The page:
What I like about it is that Bennett has focused on the same issue that bothers me the most about the bill - the fact that the true problem with situations like those of Roxanne Fernando (for whom the bill is named) is not abortion, but violence; and that if Rod Bruinooge truly wanted to help, he could at the very least work on anti-domestic violence law (or enforcement of laws already on the books), but better still support social programs that provide preventative steps and resources for women who are at risk.
The fact that this woman wanted to have an abortion is entirely irrelevant; her partner killed her. This happens ALL THE TIME. The most dangerous time in the life of a woman trapped in an abusive relationship is when she is pregnant. Every single moment of every single day, a woman or child is being beaten by a male in their life.
That is the straight dope, friends. Roxanne was in trouble and having a law against coerced abortion was not going to help her. But there is a lot of stuff that could have.
Where I take issue with the piece is actually the line that ARCC seems to be taking on it, which is regarding coercion into childbirth being much more common than coercion into abortion. While I think that's probably true, I don't feel like there's much to be gained by calling for an opposing law (although perhaps this was slightly tongue-in-cheek?). Everybody: coercion is ALREADY against the law! None of these laws or proposed laws are of any use, because the law is already in place.
“It’s not just partners or family members who try to compel women and girls to have babies against their will,” said Arthur. “The entire anti-choice movement has been trying to force women into pregnancy and motherhood for decades, by working to outlaw or restrict abortion. Perhaps we need to protect women from this coercion by criminalizing anti-choice activism!”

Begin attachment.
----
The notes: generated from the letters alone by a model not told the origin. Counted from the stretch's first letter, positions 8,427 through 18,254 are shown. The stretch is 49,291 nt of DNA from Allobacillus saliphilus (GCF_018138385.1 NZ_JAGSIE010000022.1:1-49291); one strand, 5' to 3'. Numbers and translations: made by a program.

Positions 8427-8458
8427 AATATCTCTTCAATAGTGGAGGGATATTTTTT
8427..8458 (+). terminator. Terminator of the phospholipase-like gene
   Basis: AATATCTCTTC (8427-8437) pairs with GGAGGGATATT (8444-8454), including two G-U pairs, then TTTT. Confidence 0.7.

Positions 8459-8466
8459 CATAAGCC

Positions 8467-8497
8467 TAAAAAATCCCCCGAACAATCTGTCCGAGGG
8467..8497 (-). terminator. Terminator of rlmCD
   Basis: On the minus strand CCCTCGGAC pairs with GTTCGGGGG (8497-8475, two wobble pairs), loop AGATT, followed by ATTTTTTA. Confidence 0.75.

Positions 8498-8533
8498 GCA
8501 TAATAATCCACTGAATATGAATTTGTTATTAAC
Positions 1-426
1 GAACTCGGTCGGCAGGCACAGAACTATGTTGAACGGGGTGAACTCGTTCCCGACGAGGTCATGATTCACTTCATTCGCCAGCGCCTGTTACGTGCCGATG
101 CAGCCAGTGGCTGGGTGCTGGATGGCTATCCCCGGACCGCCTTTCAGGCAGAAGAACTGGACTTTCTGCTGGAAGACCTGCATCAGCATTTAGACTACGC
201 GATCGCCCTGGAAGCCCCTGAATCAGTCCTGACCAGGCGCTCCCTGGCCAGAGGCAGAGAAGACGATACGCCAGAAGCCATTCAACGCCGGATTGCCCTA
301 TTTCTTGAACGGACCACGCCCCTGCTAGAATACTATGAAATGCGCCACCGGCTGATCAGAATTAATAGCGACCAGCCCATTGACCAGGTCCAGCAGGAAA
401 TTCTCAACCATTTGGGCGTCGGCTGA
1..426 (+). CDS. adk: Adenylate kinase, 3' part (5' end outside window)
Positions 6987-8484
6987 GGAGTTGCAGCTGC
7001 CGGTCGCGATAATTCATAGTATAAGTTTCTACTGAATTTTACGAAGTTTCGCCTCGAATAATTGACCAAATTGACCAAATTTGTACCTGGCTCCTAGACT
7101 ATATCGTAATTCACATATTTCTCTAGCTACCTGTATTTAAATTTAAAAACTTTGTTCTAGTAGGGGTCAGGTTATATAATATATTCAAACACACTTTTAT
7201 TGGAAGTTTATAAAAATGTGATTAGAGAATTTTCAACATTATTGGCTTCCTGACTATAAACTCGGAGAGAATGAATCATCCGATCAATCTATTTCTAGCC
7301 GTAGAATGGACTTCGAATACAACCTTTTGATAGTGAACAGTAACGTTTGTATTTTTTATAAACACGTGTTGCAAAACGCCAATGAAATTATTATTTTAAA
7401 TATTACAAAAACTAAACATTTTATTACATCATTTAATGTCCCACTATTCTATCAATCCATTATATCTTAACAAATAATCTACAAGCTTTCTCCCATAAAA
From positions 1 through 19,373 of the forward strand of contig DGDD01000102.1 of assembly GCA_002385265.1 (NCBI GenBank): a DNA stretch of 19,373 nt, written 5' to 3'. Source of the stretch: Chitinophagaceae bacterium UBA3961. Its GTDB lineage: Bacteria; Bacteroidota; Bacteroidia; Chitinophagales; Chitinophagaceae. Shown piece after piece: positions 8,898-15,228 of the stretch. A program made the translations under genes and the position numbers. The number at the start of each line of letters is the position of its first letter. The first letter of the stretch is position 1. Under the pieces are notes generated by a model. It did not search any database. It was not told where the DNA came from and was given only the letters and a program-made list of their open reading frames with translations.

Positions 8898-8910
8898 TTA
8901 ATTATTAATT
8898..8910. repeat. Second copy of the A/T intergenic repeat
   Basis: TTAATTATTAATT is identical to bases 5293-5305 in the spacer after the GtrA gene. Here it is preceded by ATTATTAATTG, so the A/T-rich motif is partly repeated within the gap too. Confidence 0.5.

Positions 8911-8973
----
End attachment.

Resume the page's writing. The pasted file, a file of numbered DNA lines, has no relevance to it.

Really I think it's ridiculous to try to introduce new law to confront a problem (or perceived problem) in our society. Perhaps it's a little anarchist-y of me, but I really feel these things are better solved (or at least examined) on a community level. We need to support women who are pregnant, to give them the resources they need to leave (or never enter) abusive relationships. And we need to teach young people how to have healthy relationships and to treat each other with respect. And I wasn't kidding about handing out condoms!
I agree - the law needs to be opposed simply because it would give legal status to a fetus. Once that precedent is set, you can say goodbye to women's reproductive rights.
How does it give legal status for a fetus? I've read the law in the entirety, and it doesn't change the fact that the criminal code still doesn't call a fetus a human being until it is born. You need to do your research on this one, Serena.
This law is all about reproductive rights. We don't have reproductive rights at all if we don't have the right to choose to have a baby without the threat of coercion. The men who killed Roxanne were not charged with coercion. They couldn't be. There's no legal precedent, and no law to define it. No one has ever been charged in this type of case. And yet we all know it goes on, especially in certain immigrant communities where boys are valued higher than girls. You really think all those women are happy to have an abortion every time their ultrasound shows it's a girl?? I have a baby girl and I must say this disturbs me greatly.
It's one thing to say you're pro-choice. But if you don't support the protection of both choices, you aren't really pro-choice at all.
I would suggest you re-read the bill, find out more about Roxanne and then see if you're still against it.
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